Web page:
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The rules of parliamentary practice, comprised in Jefferson's Manual, shall govern the house in all cases to which they are applicable; and in which they are not inconsistent with the standing rules and orders of the house, and the joint rules of the Senate and House of Representatives. (Adopted Sept. 15th 1837,)


The Constitution of the United States, establishing a legislature for the Union under certain forms, authorizes each branch of itto determine the rules of its own proceedings.' The Senate have accordingly formed some rules for its own government: but these going only to few cases, they have referred to the decision of their Presi. dent, without debate and without appeal, all ques. tions of order arising either under their own rules, or where they have provided none. This places under the discretion of the President a very extensive field of decision, and one which, irregularly exercised, would have a powerful effect on the proceedings and determinations of the House. The President must feel, weightily and seriously this confidence in his discretion; and the neces. sity of recurring, for its government, to some known system of rules, that he may neither leave himself free to indulge caprice or passion, nor open to the imputation of them. But to what system of rules is he to recur, as supplementary to those of the Senate? To this there can be but one answer. To the system of regulations adopted for the government of some one of the parliamentary bodies within these States, or of that which has served as a prototype to most of them. This Jast is the model which we have all studied, while we are little acquainted with the modifica. tions of it in our several states. It is deposited, too, in publications possessed by many, and open to all. Its rules are probably as wisely constructed for governing the debates of a considerative body, and obtaining its true sense, as any which can become known to us; and the acqniescence of the senate, hitherto, under the references to them, has given them the sanction of their approbation.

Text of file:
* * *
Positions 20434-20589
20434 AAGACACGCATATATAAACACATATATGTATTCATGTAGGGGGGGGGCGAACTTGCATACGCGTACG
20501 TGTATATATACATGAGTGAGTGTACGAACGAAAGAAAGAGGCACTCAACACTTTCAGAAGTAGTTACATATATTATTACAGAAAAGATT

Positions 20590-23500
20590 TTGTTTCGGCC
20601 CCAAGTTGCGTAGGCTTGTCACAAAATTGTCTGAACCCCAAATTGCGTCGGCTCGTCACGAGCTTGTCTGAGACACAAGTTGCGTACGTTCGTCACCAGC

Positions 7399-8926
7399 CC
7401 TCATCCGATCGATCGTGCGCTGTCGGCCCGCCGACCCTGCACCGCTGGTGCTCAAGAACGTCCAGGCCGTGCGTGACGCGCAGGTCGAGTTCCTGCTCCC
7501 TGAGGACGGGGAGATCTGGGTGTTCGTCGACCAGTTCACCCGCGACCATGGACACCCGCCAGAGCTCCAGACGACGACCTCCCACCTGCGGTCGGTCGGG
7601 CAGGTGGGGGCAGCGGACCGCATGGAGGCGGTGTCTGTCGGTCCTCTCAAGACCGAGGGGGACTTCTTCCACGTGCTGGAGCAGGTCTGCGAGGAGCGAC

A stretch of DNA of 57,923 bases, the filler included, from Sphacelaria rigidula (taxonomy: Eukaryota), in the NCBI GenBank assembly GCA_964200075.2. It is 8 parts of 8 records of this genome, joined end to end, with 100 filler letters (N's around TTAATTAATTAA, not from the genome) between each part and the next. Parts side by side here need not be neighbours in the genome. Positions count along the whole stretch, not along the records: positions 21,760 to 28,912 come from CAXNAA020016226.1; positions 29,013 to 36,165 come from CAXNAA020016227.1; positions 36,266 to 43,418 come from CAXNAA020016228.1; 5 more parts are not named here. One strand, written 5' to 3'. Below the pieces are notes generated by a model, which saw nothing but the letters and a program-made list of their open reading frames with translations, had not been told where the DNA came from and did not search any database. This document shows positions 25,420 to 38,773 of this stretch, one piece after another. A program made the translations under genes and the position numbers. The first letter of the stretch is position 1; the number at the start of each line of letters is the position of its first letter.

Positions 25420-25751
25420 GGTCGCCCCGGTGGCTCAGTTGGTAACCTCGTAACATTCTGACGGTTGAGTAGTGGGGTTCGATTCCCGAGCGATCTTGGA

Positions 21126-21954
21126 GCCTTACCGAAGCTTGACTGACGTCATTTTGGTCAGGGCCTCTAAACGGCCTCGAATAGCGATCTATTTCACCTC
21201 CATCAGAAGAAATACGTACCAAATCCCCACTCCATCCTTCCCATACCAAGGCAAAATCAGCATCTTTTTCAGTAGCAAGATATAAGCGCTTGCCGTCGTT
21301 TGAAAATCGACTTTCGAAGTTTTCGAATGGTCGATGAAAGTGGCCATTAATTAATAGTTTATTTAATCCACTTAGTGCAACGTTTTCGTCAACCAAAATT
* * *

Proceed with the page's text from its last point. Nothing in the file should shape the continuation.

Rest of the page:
Considering, therefore, the law of proceedings in the senate as composed of the precepts of the constitution, the regulations of the senate, and where these are silent, of the rules of parliament, I have here endeavoured to collect and digest so much of these as is called for in ordinary prac. tice, collating the parliamentary with the senato. rial rules, both where they agree and where they vary. I have done this, as well to have them at hand for my own government as to deposite with the senate the standard by which I judge, and am willing to be judged. I could not doubt the ne. cessity of quoting the sources of my information ; among which Mr. Hatsel's most valuable book is pre-eminent; but as he has only treated some general heads, I have been obliged to recur to other authorities in support of a number of common rules of practice, to which his plan did not descend. Sometimes each authority cited supports the whole passage. Sometimes it rests on all taken together. Sometimes the authority goes only to a part of the text, the residue being infer. red from known rules and principles. For some of the most familiar forms no written authority is, or can be quoted: no writer having supposed it necessary to repeat what all were presumed to know. The statement of these must rest on their notoriety.

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